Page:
The late Frederick “Fred” Randolph Anderson was a man of deep learning and great heart. His imagination seemed kaleidoscopic. Others surely knew him as an ace lawyer, professor, and environmentalist. I knew him best as a writer, mentor, and friend. When I first met Fred, we talked about books and the writing process for several hours over lunch. He had recently published his first novel, Falling Together, under the name Randolph Anderson. He was eager to follow up with a new novel, Washington. So we discussed the fiction market and the world of literary agents.
Probably the most fun we had was telling what we knew about the Lost Generation. Fred insisted that I reconsider Ernest Hemingway’s A Moveable Feast, since a new version had been released with more text and a fuller picture of the period. I pressed him to read my grandfather’s memoirs, The Best Times. Eventually, he gave me a signed copy of Falling Together and he bought a copy of my book, Walkin’ Lawton. I gave him a copy of The Best Times.
I think our friendship was founded on books. We both loved environmental policy and he generously supported my aims in that arena. But we mostly talked about storytelling and language. He was a man who prided himself on the number of books stacked on his night table.
Fred and I both were Francophiles and Francophone. He marveled at the realization that his French was strengthening as he got older, contrary to conventional wisdom about aging. He spoke with a fine accent and wrote the language handsomely. Shortly before he died, he was writing about the possibility of traveling to France again. I’m sure he had many friends across the country.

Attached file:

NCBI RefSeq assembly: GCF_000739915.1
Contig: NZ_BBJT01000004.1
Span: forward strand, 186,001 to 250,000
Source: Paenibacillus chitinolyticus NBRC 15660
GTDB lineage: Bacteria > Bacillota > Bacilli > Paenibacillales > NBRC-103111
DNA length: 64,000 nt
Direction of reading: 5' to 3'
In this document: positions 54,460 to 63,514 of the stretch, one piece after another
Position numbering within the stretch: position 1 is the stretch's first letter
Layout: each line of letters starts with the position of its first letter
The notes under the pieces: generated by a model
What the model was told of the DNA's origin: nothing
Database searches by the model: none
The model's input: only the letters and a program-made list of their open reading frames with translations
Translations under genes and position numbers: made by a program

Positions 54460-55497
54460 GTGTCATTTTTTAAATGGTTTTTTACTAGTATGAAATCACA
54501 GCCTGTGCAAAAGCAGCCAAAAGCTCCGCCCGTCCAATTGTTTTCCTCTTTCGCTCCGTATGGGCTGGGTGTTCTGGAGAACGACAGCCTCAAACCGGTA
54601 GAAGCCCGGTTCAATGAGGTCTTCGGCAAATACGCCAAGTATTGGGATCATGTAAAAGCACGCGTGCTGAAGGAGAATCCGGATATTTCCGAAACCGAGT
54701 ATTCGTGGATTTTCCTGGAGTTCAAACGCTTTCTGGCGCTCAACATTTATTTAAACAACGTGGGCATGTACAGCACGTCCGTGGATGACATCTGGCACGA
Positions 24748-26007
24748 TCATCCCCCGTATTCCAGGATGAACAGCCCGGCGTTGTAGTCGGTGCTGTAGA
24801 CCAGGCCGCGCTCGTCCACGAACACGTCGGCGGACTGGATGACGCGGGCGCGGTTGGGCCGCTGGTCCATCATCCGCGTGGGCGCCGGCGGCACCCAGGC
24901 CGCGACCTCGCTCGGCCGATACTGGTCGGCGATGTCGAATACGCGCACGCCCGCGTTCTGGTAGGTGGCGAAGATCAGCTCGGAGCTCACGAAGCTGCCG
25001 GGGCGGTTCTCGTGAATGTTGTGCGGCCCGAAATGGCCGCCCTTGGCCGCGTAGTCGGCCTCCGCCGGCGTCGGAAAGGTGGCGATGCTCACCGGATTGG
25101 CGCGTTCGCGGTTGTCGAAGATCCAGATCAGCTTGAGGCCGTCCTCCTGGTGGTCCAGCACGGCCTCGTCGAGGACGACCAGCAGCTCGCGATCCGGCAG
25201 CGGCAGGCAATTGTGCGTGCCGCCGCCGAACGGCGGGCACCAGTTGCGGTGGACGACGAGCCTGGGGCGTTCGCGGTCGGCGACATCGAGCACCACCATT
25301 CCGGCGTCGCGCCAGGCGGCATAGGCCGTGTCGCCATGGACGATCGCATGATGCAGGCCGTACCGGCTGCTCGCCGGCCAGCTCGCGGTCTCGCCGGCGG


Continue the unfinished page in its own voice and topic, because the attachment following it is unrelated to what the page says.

My clearest memory of his fondness for words is an occasion when he hunted for a particular word’s origin on his smartphone. We made guesses at the language family, Romance or non-Romance. I think I guessed that it was Germanic. I remember his smile when he found the answer.
The last words he spoke to me, as I recall, were “take care.” Before that was wordplay. He said something about a “figment of the imagination,” and then followed up by saying, “Or, as my family likes to say, a ‘Fig Newton of the imagination.’”
Fred had sterling educational credentials: Harvard Law School, Oxford University, and University of North Carolina at Chapel Hill. He had multiple successful careers: he was a partner at McKenna, Long & Aldridge; dean and professor at American University Washington College of Law; and the first president of the Environmental Law Institute.
For certain, it’s a time to mourn the loss of an intellect. In another era, he would have thrived at the salons of Paris or the tertulias of Madrid. But equal in distinction was his character—his vast sums of mentorship, generosity, and fellowship. Fred’s unflagging friendship never forgotten (he would appreciate the alliteration).